Scottie P said...

"You truly have a dizzying intellect."- Princess Bride
This is I don't have to come visit you, because I can have "Gerald Time" anytime I want. Just kidding. It is good to see that you're not conforming to the rules of "blogging is just a college thing".

David Nebraska said...

we can only hope this will not be misconstrued as a doctrine of "salvation by works." Although positional righteousnous is needed for individual "sins" it can not suffice for our sin "nature." we must be regenerate "glorified", if you will, before we can stand before a holy God in judgment. If there can be no sin in the kingdom i would think by default there will be no sin nature. so would hodge say we have positional righteousness on this Earth with no expectation or need for regeneration until the day of Christ Jesus? then all of a sudden we are changed at the resurrection? No need for maturity in Christ on this Earth? What do they fear? is it that this idea of an Earthly transformation can not be defined in any set terms? is it not black and white enough for them? this change is different for each individual and cannot be defined except on God's terms of which we are not aware. who are we to question God?

Grant said...

Paul Fiddes' Past Event, Present Salvation might be a helpful read for your research. (

I find it interesting that every encounter with the Holy One as recorded in the Bible left the participant in horror of their real, willful sin - not their "inherited corruption." It appears the Spirit points out and convicts of the former to the end of the repentance, not the latter.

Good luck with your research!

Gerald said...


Thanks for the comment, though I think I would still have to disagree (if in fact you were disagreeing with me). Isaiah states "I am a people of unclean lips" speaking more to ontology than volition. And Paul's comments in Ehp 2 (by nature an object of wrath) and Rom 5 (for until the Law sin was in the world; but sin is not imputed when there is no law. Nevertheless death reigned from Adam until Moses, even over those who had not sinned in the likeness of the offense of Adam) meaning that culpability remains even apart from the imputation of volitional sin, seem to indicate that culpability is grounded first in essence even before volition. But this is huge topic. I guess my main objective with my Augustine posts is to show what Augustine thought, not necessarily defend it. Maybe I need to add a biblical defense of Augustine's doctrine of culpability to my "future posts" list... Anyway, thanks for reading.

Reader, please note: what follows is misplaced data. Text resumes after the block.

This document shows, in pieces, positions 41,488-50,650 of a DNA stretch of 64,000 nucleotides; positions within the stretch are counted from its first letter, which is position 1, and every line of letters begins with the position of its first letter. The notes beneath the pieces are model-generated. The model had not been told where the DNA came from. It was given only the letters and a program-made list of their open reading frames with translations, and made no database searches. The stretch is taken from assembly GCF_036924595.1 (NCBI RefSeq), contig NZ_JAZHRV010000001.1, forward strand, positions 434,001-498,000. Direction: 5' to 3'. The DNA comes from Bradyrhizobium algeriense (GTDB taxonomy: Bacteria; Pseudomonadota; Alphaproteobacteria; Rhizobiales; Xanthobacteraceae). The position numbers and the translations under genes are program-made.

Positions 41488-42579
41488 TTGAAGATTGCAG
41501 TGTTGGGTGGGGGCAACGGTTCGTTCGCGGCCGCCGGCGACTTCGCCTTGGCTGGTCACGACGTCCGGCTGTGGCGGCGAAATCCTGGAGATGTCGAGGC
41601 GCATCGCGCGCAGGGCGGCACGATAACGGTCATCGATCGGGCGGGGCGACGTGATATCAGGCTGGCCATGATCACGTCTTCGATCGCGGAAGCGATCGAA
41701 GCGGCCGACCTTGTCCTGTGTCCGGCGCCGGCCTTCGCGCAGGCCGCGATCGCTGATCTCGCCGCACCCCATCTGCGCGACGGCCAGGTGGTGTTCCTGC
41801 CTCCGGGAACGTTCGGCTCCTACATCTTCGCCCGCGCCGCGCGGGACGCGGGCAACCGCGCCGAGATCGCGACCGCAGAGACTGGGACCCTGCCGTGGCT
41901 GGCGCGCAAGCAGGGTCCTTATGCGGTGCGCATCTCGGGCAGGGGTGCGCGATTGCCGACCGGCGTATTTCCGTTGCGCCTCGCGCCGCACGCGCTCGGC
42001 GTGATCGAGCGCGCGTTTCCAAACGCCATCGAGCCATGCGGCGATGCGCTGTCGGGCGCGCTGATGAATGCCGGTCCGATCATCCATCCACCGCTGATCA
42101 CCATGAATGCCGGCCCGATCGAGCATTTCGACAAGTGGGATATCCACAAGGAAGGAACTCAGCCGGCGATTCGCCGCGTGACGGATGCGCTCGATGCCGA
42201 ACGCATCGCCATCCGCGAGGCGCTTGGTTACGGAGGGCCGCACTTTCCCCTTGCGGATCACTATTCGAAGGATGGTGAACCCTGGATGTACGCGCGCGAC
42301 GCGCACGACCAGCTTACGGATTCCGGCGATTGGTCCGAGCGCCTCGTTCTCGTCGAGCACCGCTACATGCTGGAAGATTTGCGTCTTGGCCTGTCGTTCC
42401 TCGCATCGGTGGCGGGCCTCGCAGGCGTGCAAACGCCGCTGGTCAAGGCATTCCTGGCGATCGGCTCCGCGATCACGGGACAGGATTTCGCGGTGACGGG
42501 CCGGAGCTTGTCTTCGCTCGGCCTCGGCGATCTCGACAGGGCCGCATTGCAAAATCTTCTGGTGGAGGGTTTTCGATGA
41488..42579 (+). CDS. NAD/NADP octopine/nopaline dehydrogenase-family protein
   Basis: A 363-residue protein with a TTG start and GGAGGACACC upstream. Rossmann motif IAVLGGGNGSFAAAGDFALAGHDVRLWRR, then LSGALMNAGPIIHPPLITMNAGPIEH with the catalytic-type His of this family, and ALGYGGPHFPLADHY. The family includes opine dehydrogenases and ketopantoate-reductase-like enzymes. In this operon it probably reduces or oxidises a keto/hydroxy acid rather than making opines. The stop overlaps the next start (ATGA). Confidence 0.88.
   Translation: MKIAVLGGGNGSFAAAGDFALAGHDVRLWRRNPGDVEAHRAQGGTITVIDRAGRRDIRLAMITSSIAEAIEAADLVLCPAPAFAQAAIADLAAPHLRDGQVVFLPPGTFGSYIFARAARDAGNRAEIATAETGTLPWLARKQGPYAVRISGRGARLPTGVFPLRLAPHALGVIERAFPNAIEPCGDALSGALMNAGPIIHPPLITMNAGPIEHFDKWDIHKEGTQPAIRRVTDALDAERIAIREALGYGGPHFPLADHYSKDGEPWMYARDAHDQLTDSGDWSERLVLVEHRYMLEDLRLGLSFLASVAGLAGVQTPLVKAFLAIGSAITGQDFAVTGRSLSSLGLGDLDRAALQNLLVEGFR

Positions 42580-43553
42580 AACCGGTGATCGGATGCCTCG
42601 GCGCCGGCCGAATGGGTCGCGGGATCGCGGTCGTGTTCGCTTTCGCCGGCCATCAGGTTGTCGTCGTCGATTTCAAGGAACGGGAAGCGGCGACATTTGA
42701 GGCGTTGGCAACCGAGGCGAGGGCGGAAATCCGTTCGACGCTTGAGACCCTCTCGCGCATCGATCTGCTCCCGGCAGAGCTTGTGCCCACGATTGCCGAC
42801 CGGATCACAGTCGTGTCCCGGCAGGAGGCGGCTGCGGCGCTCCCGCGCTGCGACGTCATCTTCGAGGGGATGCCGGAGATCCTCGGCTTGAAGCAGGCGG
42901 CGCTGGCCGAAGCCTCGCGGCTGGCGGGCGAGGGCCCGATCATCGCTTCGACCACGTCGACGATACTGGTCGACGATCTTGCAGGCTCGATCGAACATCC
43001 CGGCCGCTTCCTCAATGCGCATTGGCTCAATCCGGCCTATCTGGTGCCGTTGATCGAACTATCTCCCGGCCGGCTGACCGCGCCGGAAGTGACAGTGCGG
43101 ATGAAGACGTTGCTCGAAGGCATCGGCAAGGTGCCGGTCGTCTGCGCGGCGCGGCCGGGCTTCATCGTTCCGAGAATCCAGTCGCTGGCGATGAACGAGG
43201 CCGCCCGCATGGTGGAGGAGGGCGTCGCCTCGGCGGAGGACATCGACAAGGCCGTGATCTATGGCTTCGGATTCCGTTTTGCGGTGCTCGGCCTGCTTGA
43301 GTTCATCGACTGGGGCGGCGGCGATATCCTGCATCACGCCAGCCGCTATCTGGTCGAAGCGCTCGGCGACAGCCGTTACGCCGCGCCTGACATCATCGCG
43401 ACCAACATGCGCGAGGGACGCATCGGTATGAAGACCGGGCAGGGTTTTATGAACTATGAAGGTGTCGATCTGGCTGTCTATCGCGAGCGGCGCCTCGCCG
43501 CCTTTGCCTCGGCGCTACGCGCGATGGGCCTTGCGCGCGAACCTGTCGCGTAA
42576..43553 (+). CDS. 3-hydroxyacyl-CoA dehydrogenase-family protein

Roy D. said...

I'm just curious... do you really think the average person walking around in the days of Abraham or Jesus went to such lengths to define "righteousness," "justification," etc.? Isn't it possible, in fact more likely, that the average "man on the street" had a much more simplified understanding of the concepts. The Bible was not written to baffle and amuse theologians, but rather to appeal to the ordinary man in regard to life, death, eternity. We not only have the cart befoe the horse; we have turned the cart into something the average horse couldn't even budge.

Gerald said...


Of course you are correct that the Bible was not written to baffle and amuse theologians. And it is almost certainly true that the "man on the street" had a simplified versions of "righteousness" and "justification." But the difficulty for us--almost 3,000 years later and transcending multiple cultures--is to understand just what that simple understanding was. And that's not always so simple.